Taxpayers can deduct the "fair market value" of any vehicle, boat, or aircraft donated before January 1, 2005, but keep in mind that it is the rather loose definition of fair market value that led to the change in law. Therefore, if your client made a 2004 donation, make sure he or she is aware that valuation depends on a number of factors including the age of the item, wear and tear, accessories, etc.
Even before that, your client needs to know whether he or she qualifies for the deduction.
"Make sure that they're itemizing," says Beckmann. "After that, remember that deductions are limited to 30% of adjusted gross income and can carry over for five years."
The new law treats patents somewhat differently. In the past, most donors could deduct the fair market value of the donated patent, an amount which often included potential income that the patent might generate. It doesn't take much imagination to see how a dishonest donor might abuse this kind of 'blank check.'
The new law restricts taxpayers to writing off the lesser of their basis—or costs—associated with the donated patent or the patent’s fair market value. To prevent a year-end rush to donate patents with inflated values, Congress made the intellectual property provisions effective retroactive to June 3, 2004. Lawmakers did, however, allow donors to benefit if the charity receiving the patent generates income from the gift. Donors can write off up to 100% of the income in the first two years, and a gradually decreasing amount over the 10 years that follow. But there is a catch—donors may not claim any additional deduction until income from the property exceeds the amount of their initial deduction.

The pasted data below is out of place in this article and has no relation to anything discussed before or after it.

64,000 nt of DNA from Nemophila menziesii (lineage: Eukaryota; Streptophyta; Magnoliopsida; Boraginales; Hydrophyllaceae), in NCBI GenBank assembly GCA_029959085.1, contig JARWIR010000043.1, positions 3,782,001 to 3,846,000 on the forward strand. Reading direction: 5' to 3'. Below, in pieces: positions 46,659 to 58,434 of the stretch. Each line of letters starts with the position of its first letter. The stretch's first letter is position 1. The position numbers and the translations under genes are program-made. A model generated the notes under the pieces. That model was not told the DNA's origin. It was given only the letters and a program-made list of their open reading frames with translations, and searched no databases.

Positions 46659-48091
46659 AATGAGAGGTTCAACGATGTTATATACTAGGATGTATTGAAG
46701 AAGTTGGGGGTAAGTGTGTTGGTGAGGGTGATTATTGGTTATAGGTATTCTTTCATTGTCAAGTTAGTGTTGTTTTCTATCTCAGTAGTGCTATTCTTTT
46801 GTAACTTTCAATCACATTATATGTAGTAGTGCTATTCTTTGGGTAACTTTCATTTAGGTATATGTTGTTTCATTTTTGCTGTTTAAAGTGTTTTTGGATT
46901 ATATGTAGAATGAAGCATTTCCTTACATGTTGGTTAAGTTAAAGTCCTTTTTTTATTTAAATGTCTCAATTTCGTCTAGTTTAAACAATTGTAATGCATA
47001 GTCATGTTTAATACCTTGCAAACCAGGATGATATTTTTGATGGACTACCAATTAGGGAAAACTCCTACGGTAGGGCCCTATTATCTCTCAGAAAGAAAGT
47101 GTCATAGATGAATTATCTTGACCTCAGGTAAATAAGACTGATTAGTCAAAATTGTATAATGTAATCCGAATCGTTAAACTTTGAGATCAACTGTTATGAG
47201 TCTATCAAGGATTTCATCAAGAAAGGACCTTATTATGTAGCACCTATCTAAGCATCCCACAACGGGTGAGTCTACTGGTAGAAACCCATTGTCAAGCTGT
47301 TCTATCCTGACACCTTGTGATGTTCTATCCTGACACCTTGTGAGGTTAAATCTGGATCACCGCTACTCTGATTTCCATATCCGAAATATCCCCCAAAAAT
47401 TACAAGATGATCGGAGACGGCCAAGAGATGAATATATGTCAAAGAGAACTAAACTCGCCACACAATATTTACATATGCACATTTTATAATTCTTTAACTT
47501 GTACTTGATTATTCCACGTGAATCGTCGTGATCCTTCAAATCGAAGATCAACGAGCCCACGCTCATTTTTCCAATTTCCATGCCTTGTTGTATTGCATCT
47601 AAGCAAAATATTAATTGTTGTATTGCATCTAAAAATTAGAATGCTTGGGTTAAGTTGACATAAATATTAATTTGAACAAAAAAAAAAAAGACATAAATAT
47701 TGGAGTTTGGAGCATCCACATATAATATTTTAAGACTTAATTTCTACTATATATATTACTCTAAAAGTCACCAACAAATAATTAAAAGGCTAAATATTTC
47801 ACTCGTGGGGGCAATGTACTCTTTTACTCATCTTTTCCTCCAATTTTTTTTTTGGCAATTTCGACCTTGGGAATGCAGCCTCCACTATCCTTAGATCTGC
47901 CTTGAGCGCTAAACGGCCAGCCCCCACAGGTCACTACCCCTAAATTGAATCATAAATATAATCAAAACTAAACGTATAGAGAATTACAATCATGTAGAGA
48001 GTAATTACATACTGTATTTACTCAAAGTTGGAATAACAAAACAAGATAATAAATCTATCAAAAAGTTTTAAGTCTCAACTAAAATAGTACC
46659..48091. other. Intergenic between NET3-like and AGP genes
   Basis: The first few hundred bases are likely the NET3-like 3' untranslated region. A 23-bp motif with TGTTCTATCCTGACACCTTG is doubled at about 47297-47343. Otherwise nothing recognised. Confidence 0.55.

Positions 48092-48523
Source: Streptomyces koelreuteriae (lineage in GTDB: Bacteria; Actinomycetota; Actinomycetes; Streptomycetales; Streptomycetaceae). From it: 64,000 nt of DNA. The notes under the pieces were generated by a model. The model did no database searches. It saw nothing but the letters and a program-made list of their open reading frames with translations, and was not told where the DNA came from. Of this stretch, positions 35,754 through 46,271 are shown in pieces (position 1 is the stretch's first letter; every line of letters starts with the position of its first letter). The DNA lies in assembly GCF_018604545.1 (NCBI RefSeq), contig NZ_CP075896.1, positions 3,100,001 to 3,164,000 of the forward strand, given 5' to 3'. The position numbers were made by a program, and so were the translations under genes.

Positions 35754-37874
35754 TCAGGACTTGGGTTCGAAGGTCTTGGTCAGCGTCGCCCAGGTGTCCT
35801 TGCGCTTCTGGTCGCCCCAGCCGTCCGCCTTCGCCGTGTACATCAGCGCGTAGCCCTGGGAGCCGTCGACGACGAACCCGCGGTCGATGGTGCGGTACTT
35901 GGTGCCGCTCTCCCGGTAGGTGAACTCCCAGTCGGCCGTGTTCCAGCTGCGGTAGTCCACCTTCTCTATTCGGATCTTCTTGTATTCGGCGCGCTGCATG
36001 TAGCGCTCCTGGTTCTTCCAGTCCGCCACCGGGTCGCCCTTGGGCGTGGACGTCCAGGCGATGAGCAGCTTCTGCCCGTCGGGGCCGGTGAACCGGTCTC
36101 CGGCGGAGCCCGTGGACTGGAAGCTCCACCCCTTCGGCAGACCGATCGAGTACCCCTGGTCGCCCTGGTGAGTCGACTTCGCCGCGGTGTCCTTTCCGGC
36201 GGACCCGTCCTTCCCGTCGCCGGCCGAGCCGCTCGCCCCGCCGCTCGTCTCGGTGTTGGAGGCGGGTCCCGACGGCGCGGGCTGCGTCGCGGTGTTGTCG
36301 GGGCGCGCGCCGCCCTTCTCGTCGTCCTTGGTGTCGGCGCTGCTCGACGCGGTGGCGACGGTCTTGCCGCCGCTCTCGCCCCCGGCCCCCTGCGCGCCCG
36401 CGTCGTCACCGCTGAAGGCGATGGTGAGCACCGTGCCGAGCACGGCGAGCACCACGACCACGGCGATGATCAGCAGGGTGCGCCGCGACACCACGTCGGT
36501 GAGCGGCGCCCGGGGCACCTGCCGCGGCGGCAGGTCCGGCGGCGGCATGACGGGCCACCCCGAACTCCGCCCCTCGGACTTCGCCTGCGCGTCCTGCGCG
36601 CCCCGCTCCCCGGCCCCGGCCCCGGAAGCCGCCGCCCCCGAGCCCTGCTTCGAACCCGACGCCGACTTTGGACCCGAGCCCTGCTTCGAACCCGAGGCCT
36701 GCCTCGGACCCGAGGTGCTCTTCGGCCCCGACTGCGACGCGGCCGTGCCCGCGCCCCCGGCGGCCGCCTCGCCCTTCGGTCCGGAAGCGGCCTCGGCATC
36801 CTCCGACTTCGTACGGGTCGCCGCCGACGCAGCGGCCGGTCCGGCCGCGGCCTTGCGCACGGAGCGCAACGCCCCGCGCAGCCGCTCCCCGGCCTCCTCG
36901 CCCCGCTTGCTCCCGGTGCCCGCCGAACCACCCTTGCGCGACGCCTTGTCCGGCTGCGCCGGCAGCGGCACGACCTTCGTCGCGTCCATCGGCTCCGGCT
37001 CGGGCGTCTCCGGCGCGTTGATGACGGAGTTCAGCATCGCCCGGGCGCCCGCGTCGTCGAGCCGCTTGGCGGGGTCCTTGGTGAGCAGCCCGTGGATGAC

Is This The End, My Friend?
Some pundits have decried the new law as the death knell for tangible asset donations. But Ani F. Hurwitz, director of communications at The New York Community Trust, says it's all part of a continuing cycle.
"This happens periodically—usually when there's a budget shortfall," Hurwitz says. "Charities can appear like an easy target."
She added that the booming donor advised fund market has helped thrust charities into the spotlight. "It's huge and it captures a lot of attention as others get into the charity business," she says.
But Hurwitz reserves judgment on how the new law will ultimately affect tangible asset donations. She's waiting to see what the panel convened by Independent Sector—a coalition of charitable organizations and chaired by Senator Charles Grassley (R-IA)—comes up with. The panel is charged with recommending "actions that will strengthen good governance, ethical conduct and effective practice of public charities and private foundations." The panel will report to the Senate Finance Committee in February.
In the meantime, advisors should encourage their clients to act on their charitable impulses, claim only the deductions that are allowed by law, and be extra careful in valuating noncash donations.
Kenneth Heaton is a freelance writer based in Maplewood, New Jersey.
Copyright 2004, Council on Foundations and Community Foundations of America
Used with permission